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J Mass Dent Soc. 1992 Spring;41(2):77-9.

Evaluation of the CO2 laser for endodontic root apex welding.

Abstract

A low-wattage carbon dioxide laser was tested as a means of welding (sealing) the apices of unfilled, endodontically prepared teeth. Thirty-five teeth were filed and lased using a variety of power settings. Apical seals were examined microscopically, radiographically, and mechanically for complete welds. Accurately directed laser exposures of 15 or more watts with a 0.5 second duration will completely seal the apical openings of anterior teeth. The ideal treatment for endodontically compromised teeth has always been a completely sealed tooth apex. Usually amalgam, gutta-percha, or resin sealers are used after a lengthy and tedious preparation of the exposed root area. The carbon dioxide laser is designed for soft tissue dental surgery but is capable of melting enamel and dentin which recrystallizes in a dense solid as it cools (fig. 1). The laser, with its potential for accurately delivering a great quantity of energy to a small, exposed surface, appears to be an excellent tool for quick, direct sealing of open apices. This paper will investigate the practicality and best methods of spot welding root apices.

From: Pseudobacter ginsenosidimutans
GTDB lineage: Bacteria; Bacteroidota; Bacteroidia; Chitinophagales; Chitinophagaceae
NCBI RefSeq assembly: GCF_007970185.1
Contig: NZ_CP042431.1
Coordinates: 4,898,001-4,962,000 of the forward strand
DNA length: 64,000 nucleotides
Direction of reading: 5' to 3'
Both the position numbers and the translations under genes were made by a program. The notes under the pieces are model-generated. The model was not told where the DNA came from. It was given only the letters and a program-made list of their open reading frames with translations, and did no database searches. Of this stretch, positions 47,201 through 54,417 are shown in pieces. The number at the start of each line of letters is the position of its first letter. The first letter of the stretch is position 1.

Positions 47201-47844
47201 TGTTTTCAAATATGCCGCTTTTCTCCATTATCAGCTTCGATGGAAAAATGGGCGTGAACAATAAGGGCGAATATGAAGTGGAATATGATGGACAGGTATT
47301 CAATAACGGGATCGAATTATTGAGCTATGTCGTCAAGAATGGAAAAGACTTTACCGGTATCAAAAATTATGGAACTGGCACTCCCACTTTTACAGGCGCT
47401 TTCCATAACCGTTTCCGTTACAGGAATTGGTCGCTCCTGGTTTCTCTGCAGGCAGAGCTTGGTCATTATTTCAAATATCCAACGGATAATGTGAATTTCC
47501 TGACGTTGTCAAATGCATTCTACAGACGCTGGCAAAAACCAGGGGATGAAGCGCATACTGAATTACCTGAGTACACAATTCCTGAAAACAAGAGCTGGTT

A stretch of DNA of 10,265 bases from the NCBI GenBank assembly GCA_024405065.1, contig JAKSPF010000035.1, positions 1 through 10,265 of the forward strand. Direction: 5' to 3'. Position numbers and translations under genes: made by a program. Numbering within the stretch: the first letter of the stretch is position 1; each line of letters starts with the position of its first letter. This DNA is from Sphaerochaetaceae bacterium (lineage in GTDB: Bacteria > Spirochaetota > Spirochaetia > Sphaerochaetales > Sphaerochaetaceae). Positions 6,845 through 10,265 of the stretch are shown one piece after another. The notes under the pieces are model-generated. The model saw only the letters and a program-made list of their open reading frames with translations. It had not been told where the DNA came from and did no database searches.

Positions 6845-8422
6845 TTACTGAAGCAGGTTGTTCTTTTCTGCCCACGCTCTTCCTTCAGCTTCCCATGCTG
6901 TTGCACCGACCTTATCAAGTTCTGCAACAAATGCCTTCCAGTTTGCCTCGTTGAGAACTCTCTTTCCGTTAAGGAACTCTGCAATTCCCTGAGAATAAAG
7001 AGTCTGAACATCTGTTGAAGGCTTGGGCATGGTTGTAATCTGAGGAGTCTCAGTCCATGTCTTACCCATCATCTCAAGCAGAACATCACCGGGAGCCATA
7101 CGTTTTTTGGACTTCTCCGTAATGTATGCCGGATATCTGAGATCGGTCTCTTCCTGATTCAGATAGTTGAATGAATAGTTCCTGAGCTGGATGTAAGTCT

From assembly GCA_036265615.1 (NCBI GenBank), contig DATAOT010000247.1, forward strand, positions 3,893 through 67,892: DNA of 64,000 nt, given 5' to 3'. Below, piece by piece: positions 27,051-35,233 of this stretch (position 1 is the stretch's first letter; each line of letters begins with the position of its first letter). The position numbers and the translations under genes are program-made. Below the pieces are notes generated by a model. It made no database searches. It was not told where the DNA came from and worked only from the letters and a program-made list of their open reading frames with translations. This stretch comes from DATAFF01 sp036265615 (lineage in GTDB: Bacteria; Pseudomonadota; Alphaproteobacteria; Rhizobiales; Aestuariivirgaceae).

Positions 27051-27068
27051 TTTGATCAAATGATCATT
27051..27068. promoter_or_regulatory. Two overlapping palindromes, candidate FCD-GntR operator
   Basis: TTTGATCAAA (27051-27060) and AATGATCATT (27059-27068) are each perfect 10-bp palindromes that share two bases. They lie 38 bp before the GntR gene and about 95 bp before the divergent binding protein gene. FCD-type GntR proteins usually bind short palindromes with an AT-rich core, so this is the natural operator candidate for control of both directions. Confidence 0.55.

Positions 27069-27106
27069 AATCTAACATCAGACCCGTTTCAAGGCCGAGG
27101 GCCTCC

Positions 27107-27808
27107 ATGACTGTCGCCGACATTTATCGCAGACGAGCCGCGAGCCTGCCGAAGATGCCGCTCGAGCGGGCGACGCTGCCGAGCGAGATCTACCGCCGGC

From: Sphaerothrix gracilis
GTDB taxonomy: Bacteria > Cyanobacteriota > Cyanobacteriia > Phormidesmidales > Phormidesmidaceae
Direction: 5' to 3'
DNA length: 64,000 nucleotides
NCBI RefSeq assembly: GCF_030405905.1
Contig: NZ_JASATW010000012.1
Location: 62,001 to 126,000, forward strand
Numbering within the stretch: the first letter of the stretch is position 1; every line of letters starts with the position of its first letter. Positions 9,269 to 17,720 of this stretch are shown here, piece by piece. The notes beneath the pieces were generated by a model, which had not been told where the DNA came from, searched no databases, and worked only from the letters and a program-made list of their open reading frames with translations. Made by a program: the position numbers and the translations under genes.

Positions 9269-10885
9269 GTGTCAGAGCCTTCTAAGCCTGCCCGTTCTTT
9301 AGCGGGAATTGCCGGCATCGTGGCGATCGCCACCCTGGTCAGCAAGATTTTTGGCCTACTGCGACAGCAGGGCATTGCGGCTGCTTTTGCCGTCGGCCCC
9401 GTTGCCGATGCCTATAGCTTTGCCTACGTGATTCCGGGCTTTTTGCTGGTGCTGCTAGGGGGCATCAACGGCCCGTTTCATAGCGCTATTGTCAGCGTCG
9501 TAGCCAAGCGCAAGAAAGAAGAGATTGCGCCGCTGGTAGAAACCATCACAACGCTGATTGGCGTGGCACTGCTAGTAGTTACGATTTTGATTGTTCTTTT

PMID:
1624909
[Indexed for MEDLINE]

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